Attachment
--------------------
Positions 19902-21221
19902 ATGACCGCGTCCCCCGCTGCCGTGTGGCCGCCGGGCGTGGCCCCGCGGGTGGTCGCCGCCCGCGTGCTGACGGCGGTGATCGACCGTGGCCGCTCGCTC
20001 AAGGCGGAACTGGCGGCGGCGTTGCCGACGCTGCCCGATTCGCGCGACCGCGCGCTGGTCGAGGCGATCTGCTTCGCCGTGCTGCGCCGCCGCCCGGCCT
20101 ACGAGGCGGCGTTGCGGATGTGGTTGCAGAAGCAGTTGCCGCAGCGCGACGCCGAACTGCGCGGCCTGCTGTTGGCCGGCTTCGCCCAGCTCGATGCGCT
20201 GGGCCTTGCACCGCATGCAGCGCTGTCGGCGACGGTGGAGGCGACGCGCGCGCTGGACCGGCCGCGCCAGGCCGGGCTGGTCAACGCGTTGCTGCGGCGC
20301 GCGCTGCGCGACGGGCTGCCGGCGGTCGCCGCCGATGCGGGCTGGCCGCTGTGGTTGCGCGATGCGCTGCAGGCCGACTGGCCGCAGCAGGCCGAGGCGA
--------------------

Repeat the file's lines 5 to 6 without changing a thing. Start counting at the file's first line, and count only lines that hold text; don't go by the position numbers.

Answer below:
20201 GGGCCTTGCACCGCATGCAGCGCTGTCGGCGACGGTGGAGGCGACGCGCGCGCTGGACCGGCCGCGCCAGGCCGGGCTGGTCAACGCGTTGCTGCGGCGC
20301 GCGCTGCGCGACGGGCTGCCGGCGGTCGCCGCCGATGCGGGCTGGCCGCTGTGGTTGCGCGATGCGCTGCAGGCCGACTGGCCGCAGCAGGCCGAGGCGA